I’ve previously written a post about Dependency Mapping. Whilst it’s not the most popular post in terms of the number of visitors it receives, it’s certainly the post about which I get the most emails. Although I explained how to map dependencies in that article, people usually ask for a more detailed example to help them manage their dependencies. Given that, the aim of this article is to walk through dependency mapping in a little more detail than the previous article.
The most obvious way to manage dependencies through a Dependency Structure Matrix (DSM). The acronym DSM is often referred to as a Design Structure Matrix. In the context of a project or program, a DSM is basically a matrix showing which tasks need to be completed before a particular task can start.
The simplest possible DSM is shown below.
Here we have two tasks, A and B. To construct the DSM we write all tasks on both the vertical and horizontal axes of the matrix. In the above example, we have placed an X in the matrix, showing that task A must be completed before task B can start.
Even in this very simple example, it’s possible to introduce some complexity. Take a look at the example below.
Here we are saying that task A must be completed before task B can begin. At the same time, task B must be completed before task A can start. In short, we have a contradiction. There are a couple of techniques in DSM we can use to get around this problem, Clustering and Splitting.
Here we place a box around the interdependent tasks to show that they will be managed as a whole with very close collaboration between teams. Another way of saying this is that the clustered tasks will be managed together as a single task.
This is a different approach to the same problem. Here we analyze A and B to understand the cause of the dependency loop. We then create a new task (let’s call it Task C) which needs to be completed before either task A or B can start.
At this stage, you might be wondering if I’m going to provide you with a template to solve all your dependency issues, or you might be thinking that this looks like it could get very complex, very quickly, especially if you have thousands of dependencies. My personal opinion is that DSM has great potential, and I can even envisage it to assist in program planning, but for now it’s too unwieldy. If anyone out there has been successfully using DSM for large programs or knows of a tool to tame DSM, then please drop me an email.
Because I’m unable to get DSM to work for anything but the smallest program, my preferred method of managing dependencies in project management (and program management) is as follows.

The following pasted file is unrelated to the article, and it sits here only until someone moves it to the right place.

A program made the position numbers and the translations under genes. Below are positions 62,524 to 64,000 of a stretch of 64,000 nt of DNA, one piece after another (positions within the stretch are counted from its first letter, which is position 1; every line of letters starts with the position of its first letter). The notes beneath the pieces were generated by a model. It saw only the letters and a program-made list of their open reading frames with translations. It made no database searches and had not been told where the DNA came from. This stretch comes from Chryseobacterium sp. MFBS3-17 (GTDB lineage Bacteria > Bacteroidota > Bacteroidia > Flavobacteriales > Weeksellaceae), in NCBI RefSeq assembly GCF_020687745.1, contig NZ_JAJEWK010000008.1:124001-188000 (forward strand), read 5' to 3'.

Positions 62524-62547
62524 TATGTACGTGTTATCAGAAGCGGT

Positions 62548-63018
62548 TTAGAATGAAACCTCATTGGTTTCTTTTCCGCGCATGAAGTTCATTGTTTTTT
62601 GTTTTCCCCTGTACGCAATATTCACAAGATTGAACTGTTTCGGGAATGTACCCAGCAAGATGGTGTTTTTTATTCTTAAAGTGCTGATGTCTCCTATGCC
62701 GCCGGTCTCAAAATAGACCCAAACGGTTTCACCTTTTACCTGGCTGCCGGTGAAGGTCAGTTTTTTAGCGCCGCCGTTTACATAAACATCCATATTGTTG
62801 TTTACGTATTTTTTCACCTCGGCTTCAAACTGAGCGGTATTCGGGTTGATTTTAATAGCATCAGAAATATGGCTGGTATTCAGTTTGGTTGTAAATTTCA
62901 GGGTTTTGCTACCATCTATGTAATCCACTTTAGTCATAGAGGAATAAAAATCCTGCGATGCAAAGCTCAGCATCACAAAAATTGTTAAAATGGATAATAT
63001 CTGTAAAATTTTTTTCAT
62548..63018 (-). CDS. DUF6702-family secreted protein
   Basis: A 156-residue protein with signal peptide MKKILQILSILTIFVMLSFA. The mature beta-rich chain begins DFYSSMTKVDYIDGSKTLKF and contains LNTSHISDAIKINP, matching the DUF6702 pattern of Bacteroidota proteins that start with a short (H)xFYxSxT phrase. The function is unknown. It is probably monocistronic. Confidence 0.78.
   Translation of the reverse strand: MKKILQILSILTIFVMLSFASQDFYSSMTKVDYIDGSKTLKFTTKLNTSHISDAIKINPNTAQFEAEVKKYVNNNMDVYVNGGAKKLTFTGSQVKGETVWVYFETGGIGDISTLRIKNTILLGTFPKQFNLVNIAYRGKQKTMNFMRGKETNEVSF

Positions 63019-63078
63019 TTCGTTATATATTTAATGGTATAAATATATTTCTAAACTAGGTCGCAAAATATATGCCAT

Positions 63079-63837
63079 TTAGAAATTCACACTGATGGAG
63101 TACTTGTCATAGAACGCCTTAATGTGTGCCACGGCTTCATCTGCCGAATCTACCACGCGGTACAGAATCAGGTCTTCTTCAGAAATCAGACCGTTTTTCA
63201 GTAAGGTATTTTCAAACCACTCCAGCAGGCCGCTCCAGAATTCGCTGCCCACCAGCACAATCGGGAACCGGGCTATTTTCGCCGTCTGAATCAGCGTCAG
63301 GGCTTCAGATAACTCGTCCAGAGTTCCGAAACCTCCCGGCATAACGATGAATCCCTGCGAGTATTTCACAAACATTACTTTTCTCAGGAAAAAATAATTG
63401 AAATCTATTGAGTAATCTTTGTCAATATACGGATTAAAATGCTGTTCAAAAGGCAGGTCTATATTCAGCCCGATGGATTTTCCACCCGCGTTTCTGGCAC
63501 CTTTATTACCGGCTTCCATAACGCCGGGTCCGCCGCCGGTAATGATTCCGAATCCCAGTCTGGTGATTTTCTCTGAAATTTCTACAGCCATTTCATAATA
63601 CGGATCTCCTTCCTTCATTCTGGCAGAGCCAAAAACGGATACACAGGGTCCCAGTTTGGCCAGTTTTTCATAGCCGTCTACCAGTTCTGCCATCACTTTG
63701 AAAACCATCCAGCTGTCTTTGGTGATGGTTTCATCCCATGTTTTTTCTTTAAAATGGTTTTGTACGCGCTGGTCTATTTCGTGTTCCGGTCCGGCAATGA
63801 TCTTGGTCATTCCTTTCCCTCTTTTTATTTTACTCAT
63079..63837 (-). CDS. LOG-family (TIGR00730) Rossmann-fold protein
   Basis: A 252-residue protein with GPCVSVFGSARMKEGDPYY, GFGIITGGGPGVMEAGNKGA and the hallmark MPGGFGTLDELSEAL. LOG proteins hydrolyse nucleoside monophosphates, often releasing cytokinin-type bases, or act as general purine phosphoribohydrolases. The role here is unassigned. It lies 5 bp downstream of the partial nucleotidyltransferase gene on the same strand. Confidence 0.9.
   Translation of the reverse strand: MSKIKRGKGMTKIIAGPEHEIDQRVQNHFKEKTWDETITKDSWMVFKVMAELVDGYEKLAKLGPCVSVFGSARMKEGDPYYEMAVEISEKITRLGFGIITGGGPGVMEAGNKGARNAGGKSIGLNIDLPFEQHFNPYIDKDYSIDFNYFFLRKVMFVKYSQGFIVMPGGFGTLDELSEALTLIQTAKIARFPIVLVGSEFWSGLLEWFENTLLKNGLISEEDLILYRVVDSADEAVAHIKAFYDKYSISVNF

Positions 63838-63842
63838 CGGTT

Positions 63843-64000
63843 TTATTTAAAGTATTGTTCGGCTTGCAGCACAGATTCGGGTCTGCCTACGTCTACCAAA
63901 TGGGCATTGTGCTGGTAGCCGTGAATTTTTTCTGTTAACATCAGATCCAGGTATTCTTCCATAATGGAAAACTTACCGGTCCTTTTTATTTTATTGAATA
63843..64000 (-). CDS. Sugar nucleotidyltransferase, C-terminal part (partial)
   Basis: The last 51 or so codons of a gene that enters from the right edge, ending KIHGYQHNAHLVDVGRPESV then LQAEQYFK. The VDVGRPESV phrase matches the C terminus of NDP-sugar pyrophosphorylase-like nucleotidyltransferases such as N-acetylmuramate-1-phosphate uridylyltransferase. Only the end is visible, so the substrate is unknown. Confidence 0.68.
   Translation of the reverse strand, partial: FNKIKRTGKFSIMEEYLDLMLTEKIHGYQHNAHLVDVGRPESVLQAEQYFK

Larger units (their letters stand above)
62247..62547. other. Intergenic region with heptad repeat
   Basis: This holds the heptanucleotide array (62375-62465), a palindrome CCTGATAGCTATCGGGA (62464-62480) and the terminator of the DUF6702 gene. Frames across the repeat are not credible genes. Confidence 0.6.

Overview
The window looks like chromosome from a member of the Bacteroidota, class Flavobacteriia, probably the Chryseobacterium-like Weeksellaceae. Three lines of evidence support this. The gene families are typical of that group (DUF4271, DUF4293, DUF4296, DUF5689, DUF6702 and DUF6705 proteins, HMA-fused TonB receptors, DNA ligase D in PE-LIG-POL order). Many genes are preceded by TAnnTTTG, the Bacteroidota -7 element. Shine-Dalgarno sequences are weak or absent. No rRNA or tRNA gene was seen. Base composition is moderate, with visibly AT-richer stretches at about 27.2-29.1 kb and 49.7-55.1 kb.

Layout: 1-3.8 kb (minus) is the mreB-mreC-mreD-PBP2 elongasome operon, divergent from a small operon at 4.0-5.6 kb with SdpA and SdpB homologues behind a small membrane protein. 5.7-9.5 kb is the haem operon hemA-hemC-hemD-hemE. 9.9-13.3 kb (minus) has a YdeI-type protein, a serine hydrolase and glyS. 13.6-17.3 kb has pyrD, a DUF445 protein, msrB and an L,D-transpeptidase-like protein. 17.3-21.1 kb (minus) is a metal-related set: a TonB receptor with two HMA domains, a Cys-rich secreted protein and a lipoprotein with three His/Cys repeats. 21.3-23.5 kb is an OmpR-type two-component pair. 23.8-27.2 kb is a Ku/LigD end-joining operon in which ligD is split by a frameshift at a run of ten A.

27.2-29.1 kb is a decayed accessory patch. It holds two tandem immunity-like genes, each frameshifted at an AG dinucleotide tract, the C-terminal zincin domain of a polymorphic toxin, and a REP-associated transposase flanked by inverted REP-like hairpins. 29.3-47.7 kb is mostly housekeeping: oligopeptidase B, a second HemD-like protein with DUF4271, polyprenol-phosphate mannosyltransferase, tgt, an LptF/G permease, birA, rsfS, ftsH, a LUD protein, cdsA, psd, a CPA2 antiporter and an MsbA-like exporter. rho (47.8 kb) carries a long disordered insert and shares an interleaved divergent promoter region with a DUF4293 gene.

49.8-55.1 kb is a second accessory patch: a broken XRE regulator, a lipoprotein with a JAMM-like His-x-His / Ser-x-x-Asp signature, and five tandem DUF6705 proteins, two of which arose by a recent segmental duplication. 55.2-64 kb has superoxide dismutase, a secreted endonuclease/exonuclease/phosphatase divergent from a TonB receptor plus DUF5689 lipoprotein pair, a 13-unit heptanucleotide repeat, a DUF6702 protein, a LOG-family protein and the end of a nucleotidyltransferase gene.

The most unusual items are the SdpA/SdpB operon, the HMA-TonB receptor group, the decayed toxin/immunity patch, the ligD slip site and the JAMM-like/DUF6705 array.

Ask each project stream to consider its key deliverables and milestones, and examine the dependencies on delivering their deliverables or milestone at the individual project level. Next plot this into MS Project or create a Spreadsheet with all the dependencies plotted onto it, along with the program milestones. You may want to get your Program Office to perform this task as it can take time. This will result in a much more complex version of the following diagram, which is in effect a project dependency matrix template:
On this project interdependency mapping is complete, the next step is to get the whole team together and hold a Dependency Culling Workshop. Here you will spend the time to understand the dependencies between projects and try to eliminate as many dependencies as possible. Spending the time to remove as many dependencies as you can, will make your program run more smoothly. Remember that the ideal number of dependencies is zero. One the workshop is complete you have yourself a baseline project interdependency map.
Once the project is in full execution mode you should consider asking the project streams to report on the status of key dependencies on a regular basis, enabling you to track the key dependencies and take corrective actions if necessary.
Note that you could equally use the above template to track interdependencies in business change initiatives.
Finally, there is one key tip for managing interdependencies in project management, and that is to try to get the number of dependencies as low as possible. Work with your teams to creatively think of ways to reduce dependencies, for example, full stack teams are better than having a web team and a database team if you’re working with software.
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